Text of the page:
What Should You Do Next With Your Life?
During the dot-com implosion, I lost my job and started asking myself hard questions about my professional life. Fast forward to present day, and some of you may be feeling career anxiety amid the recent US housing market and Wall Street meltdowns.
My experiences from 2001 to 2003 shaped much of my current-day career thinking. Somewhere along the way, I picked up the book “What Should I Do With My Life: The True Story of People Who Answered the Ultimate Question,” by Po Bronson.
I highly recommend the book to anyone rethinking their business strategies and professional priorities. Here’s why.
Bronson’s book didn’t tell me what to do with my life. Rather, it offered real-world examples of smart people who were struggling to find their calling. As Bronson wrote:
“We all have passions if we choose to see them. Most of us don’t get epiphanies. We don’t get clarity. Our purpose doesn’t arrive neatly packaged as destiny. We only get a whisper. A blank, nonspecific urge. That’s how it starts.”
Finding that calling can be a long, painful process, especially when you’re distracted by a temporary career stop that pays the mortgage.
Back in the early 2000s, I believed my “calling” was building and managing IT magazines. But I was only half-right. Gradually — as I took new positions to round out my skills — I discovered that my real professional passion was building and creating IT media, regardless of the platform.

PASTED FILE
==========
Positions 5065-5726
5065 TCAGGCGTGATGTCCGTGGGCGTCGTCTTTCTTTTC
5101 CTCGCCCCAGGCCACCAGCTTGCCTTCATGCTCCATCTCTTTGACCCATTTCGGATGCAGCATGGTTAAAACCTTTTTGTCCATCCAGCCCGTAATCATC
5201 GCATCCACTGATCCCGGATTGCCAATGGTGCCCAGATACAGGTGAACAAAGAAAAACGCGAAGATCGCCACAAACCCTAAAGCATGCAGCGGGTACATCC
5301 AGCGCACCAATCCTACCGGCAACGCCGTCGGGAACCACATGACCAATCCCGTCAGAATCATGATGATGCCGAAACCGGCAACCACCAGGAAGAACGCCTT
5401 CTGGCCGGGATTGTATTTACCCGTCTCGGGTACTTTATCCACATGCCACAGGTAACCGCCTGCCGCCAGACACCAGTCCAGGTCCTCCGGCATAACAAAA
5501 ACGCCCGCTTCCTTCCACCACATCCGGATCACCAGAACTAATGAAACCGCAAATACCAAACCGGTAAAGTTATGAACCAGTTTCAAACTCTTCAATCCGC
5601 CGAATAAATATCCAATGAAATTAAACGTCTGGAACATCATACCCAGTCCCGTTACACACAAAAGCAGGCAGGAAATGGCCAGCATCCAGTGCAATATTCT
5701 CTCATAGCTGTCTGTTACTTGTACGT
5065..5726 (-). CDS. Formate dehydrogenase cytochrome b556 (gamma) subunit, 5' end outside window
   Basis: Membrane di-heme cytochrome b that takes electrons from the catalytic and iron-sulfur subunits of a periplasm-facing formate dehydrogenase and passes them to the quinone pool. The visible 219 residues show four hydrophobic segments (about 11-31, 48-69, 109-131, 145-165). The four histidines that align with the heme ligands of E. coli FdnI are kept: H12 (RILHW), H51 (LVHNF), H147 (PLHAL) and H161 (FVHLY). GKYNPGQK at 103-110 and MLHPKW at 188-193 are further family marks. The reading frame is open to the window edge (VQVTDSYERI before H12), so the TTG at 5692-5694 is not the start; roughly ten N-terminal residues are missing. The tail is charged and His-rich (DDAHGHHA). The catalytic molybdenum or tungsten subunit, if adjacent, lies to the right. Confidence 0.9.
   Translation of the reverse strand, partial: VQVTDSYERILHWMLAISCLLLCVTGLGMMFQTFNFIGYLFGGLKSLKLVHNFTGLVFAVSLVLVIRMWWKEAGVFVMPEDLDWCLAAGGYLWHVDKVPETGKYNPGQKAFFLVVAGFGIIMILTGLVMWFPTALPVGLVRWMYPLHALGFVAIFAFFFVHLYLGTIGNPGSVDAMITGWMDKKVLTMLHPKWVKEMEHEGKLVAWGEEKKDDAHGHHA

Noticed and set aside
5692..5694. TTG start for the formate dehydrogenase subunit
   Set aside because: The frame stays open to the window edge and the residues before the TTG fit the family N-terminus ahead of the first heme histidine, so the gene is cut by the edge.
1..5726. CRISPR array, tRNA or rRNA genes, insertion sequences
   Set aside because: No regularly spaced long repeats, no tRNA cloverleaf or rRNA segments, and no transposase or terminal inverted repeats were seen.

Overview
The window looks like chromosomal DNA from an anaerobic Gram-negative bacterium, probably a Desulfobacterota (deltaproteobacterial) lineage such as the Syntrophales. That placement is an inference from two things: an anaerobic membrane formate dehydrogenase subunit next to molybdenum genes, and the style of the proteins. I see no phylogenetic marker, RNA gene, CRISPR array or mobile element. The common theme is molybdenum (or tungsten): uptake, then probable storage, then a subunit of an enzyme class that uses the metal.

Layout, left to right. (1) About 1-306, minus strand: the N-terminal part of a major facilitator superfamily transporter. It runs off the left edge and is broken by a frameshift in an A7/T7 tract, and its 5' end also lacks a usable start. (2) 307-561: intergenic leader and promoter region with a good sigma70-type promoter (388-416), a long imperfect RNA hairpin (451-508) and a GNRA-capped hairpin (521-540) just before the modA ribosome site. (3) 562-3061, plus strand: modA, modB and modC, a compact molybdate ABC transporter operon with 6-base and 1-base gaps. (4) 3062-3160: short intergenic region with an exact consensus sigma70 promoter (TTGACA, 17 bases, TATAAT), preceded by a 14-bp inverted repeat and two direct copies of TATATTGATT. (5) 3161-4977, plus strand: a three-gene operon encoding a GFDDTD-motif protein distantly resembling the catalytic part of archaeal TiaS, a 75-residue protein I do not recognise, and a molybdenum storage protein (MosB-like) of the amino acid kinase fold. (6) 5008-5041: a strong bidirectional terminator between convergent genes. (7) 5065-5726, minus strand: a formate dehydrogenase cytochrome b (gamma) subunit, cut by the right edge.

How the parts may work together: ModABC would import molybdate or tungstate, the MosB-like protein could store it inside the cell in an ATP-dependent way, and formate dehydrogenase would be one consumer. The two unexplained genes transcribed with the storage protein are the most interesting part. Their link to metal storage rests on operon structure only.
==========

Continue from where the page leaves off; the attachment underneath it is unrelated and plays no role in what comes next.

Face to face events. Online events. Online media. Custom media. Social networks. Build, build, build. Create, create, create. Launch, launch, launch. That pretty much sums up my media interests.
Your Next Moves
If you’re still searching for your passion or rethinking your career ambitions during the economic storm, I only have two pieces of advice:
- Read Bronson’s book
- Take responsible, calculated career risks and try everything
I was fortunate: My wife has always supported my career moves, and we’ve always lived below our means. As a result, I had the financial flexibility to navigate several job opportunities. Each career stop gave me a bit more of the expertise I needed to help co-launch MSPmentor and its parent company, Nine Lives Media Inc.
I’m still learning the ropes of being an entrepreneur. And I’m lucky to be working with a business partner (Amy Katz) who brings a range of business development, sales and management skills to the table that I lack. But I’ve found my business passion. And that makes all the difference when I get up for work each day.